Tag Archives: CBC Go Public

There Are Businesses That Don’t Love You

Valentine’s Day is the day of love. To us who are single, it’s known as February 14th…

But there are businesses that don’t love you back. Here are a few examples from the last week:

American Express charges around $600 annual fees for their Platinum card. The people that could afford that would certainly be millionaires. But, according to Smart Money magazine, the percentage of American millionaires with that card is 6.2%. But their percentage who have a Sears card is 43%. Yes – you become a millionaire by not wasting $600 at a time.

The Federal Government apparently doesn’t love us. The online filing start for 2017 returns was to be this past Monday. It’s now moved to February 26th. No idea why – it’s the latest I can remember and doesn’t make sense to me.

It turns out Rogers doesn’t love their clients. Another week, another CBC Go Public story. I’ve linked it here: http://www.cbc.ca/news/business/rogers-employees-pressure-to-sell-1.4481128

No matter why you call Rogers, apparently there is huge pressure on staff to sell you something – anything! According to the investigative report, here is a sample interview question if you want to work there: If an elderly lady calls to cancel her TV sports channels because her husband just died, how do you convince her to keep them AND add more channels? Selling modems to people who don’t have computers, pushing their new credit card, adding second lines to home phones, and the list goes on. If you’re a client, you need to go through your bill with a fine tooth comb. If you can’t figure it out – get someone else to look at it to find any charges you shouldn’t have!

Apparently 18-23 year olds don’t love saving or investing: This is pretty shocking: According to a survey by Microinvesting, over 45% of 18-23 year olds spend more money on coffee than savings. Oh, and over a third of 24-35 year olds have the same coffee priority!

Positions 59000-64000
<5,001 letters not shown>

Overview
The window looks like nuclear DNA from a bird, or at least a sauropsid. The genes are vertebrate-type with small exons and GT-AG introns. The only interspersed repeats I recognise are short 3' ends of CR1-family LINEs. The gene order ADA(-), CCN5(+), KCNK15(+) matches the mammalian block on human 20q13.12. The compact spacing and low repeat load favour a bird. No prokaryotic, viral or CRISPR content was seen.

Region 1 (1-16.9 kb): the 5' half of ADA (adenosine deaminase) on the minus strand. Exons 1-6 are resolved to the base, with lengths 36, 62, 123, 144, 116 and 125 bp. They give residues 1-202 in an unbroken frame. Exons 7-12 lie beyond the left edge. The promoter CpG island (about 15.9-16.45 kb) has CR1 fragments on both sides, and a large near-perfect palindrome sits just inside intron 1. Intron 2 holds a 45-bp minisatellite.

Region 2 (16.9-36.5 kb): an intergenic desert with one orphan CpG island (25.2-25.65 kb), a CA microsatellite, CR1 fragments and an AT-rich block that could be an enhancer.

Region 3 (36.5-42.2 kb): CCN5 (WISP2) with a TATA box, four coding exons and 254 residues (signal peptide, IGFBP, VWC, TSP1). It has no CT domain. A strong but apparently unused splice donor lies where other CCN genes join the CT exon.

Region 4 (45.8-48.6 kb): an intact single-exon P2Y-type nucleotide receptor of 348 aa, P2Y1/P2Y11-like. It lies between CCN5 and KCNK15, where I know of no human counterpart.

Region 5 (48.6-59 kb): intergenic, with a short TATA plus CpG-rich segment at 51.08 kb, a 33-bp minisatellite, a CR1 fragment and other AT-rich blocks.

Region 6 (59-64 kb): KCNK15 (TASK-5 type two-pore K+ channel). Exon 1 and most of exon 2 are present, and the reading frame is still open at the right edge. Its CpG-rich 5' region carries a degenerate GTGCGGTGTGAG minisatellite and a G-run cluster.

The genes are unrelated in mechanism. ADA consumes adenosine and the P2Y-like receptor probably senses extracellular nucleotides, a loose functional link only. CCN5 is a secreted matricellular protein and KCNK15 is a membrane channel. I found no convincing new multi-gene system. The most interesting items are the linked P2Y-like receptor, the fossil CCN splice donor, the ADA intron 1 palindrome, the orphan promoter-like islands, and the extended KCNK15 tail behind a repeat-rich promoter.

Lastly, I’ll give you a money-saving tip for this Valentine’s day. Take your partner to the card store. Both of you find the perfect Valentine’s card, give it to each other, read it, then put it back on the rack and leave the store. There…romantic or what? You’re welcome…

Bank Staff Speak Out: You’re the Prey

This past week, CBC Go Public did an investigative report on the incredible pressure front-line bank staff have to sell products. They mentioned two banks, but this isn’t about those two – they all do it. I have a friend that worked for a third one until she got out, and she confirmed the accuracy of the story. Plus, a few weeks ago, we talked about a fourth bank that charged a Kelowna couple over $25,000 in life and disability insurance on their credit line for more than 20 years.

So don’t focus on the bank, focus on the story. The what, why, how to protect yourself, and what to do is a full chapter in the Money Tools book. It really is worth the trip to Mosaic and the $20 – this is just another of many reasons.

Front line bank staff have always had a bonus or commission for sales. But low interest rates have now put a major squeeze on them. One described it as: A choice between keeping my job and feeding my family or doing what’s right for the customer. That starts with selling basic chequing accounts that they have for four bucks but jamming the customer into the $29 monthly fee. It means pushing credit cards right at the teller, and the constant drive to sell the really bad financial traps of overdrafts.

It starts when you show up at the teller with your ATM card. The screen will come up with their so called “Advice Opportunity” to sell you something. One teller shares that “customers are prey to me. I will do anything I can to make my sales goal.” A number of employees confirmed that elderly customers are their common target because they’ve grown to trust their bank for years.

Go Public did a number of hidden camera tests in Vancouver. They found one teller offering to activate overdraft coverage without saying anything about the fees. Another opened a $15 a month chequing account, never mentioning that the $4 one would have done the same thing and suggested opening two more accounts. And so on and so on…

Longtime employees shared that they feel like used car sales people. The story also covered a number of long term staff who have quit because of the incredible pressure to sell, sell, sell.

I guess almost $2 billion in profits each quarter just isn’t enough. It’s sick, sad, and bad. Banks are not your friend – I’ve talked about that for decades. And a note to the professor who stated this will come back to hurt the banks: I wish you were right, but you’re not. There are only five major banks. They all do it. Unless someone moves to a credit union, they’re in for the same treatment across the street at the other four.

Here is the link to the CBC story: http://www.cbc.ca/news/canada/british-columbia/td-tellers-desperate-to-meet-increasing-sales-goals-1.4006743